The Need to Know: 3 Unique Forms of Social Engineering
By Krystal Rennie / Adlumin, Inc.
Over the last year, it’s safe to say we’ve become more social by using evolving technology and the internet. As cyber threats continue to run ramped, industries must understand the importance of cybersecurity. From law firms to hospitals, businesses have been shifting their security roadmaps and prioritizing network health.
Cybercriminals are clever. The most apparent attacks are direct attacks like data breaches and cloud-based attacks. However, there are sneakier methods that often catch people off guard, better known as social engineering.
What is social engineering? According to the Cybersecurity & Infrastructure Security Agency (CISA), a social engineering attack can be described as “an attacker uses human interaction (social skills) to obtain or compromise information about an organization or its computer systems. An attacker may seem unassuming and respectable, possibly claiming to be a new employee, repair person, or researcher and even offering credentials to support that identity.”
These attacks take many different forms, making it harder to pinpoint the hacker’s entry point. This blog post will highlight a few examples of these attacks and how you can remain safe in the face of socially engineered threats.
The Most Common Forms of Social Engineering
- Scareware: This type of attack bombards victims with false alarms and fictitious threats. Victims are misled to think that their systems are infected with malware, prompting them to install malicious software or malware itself.
- Baiting: These types of attacks use a false promise to pick at the victim’s greed or curiosity. Hackers then lure users into a trap that steals users’ personal information or inflicts their systems with malware. Baiting can include the use of physical media like flash drives to release the malware.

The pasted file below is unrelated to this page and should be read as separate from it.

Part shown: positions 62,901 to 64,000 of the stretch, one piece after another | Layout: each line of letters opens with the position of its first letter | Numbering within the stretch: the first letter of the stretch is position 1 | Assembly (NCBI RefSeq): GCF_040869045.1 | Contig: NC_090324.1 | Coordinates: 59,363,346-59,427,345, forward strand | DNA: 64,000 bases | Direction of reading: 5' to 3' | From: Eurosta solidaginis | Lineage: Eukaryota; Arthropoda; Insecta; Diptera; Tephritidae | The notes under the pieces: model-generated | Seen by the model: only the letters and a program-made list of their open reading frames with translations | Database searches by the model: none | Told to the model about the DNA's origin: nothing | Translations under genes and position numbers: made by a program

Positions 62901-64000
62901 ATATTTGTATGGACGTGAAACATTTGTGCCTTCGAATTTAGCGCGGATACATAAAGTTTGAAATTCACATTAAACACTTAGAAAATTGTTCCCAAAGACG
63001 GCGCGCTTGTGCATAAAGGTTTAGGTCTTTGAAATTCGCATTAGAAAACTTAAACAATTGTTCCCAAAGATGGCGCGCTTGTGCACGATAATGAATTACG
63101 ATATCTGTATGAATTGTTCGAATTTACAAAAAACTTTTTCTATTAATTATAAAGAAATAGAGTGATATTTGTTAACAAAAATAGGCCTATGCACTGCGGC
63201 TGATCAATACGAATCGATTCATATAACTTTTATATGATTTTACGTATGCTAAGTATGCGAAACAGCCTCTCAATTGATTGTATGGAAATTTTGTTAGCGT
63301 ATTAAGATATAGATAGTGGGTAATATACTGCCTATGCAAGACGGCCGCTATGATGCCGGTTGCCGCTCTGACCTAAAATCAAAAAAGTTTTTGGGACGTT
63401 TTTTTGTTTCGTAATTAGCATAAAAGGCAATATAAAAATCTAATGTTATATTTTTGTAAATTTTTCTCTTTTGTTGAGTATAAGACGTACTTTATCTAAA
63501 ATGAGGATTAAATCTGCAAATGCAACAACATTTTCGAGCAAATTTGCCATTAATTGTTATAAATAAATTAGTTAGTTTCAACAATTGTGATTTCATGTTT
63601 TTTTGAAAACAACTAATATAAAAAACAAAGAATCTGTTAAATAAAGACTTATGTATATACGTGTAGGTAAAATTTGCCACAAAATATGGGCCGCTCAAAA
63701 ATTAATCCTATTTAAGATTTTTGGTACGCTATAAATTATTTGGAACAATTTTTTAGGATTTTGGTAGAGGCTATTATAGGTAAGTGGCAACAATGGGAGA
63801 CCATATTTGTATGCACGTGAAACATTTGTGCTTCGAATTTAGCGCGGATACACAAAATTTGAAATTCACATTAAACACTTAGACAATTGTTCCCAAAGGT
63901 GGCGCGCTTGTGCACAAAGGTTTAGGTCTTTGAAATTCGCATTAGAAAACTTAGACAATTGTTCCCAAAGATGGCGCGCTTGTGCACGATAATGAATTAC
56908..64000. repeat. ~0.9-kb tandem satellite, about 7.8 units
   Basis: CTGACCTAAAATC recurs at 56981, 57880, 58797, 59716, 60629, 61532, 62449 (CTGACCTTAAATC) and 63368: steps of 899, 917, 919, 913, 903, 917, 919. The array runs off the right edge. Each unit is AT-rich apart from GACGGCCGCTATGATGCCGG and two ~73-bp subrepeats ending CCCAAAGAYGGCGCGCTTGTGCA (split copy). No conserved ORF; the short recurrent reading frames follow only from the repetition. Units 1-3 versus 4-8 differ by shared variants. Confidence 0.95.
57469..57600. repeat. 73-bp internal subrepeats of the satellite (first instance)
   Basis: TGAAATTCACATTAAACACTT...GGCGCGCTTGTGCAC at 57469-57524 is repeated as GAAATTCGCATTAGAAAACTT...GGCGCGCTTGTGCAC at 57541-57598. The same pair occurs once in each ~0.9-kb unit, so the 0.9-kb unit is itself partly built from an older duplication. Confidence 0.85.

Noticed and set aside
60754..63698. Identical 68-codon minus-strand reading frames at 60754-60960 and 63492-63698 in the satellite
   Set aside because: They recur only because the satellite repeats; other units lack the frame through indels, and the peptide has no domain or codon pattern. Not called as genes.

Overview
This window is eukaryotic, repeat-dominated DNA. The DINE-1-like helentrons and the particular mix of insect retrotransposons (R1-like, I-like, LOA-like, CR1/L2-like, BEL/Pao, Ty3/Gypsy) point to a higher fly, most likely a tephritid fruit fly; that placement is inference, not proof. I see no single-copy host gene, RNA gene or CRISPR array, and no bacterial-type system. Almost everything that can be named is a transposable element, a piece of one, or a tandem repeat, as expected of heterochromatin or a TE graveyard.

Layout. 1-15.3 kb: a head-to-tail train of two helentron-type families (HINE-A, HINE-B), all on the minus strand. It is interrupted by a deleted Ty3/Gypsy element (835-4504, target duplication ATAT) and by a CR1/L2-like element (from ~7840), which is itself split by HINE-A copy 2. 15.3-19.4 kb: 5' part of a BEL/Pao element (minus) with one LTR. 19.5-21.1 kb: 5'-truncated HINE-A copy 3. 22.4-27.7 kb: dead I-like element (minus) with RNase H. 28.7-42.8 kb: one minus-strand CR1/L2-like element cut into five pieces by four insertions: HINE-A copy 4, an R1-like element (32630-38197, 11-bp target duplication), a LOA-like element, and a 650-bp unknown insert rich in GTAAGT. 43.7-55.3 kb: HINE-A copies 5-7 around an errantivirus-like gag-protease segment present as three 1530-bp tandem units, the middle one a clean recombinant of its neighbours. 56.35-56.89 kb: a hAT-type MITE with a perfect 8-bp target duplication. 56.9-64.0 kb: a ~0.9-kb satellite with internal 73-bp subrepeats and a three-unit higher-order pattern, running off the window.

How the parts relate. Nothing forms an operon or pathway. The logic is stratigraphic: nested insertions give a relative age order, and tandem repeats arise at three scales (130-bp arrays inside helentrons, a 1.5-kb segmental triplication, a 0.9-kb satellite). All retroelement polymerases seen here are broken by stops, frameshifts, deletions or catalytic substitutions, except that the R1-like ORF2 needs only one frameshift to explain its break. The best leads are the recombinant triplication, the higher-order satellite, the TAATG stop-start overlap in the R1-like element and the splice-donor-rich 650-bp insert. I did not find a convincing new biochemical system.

- Pretexting: This type of attack is unique. An attacker receives information through a series of clever lies. A pretexting scam is often initiated by the hacker pretending to need sensitive information from a victim to perform a critical task. The pretexter will ask questions required to confirm the victim’s identity and gather all their data.
Many social engineering schemes are happening daily; like all things, some techniques are more known than others. The three attacks listed above are some of the more underrated attack types. As you now understand, human interaction is a critical component of these attacks, which should make you think more carefully about the daily interactions that you have on the internet.
Where Do We Go from Here?
Now that you have this new information, you might be wondering, what’s next? Well, the best piece of advice to have when attempting to combat social engineering threats is to know the signs and prioritize security throughout your company. Social engineers manipulate feelings and human logic to lure victims into their traps. As a result, we all must be wary of what we open, click, and interact with while navigating our online experiences. Always remain alert and trust your gut instinct; if something doesn’t feel right, nine times out of 10, it isn’t right.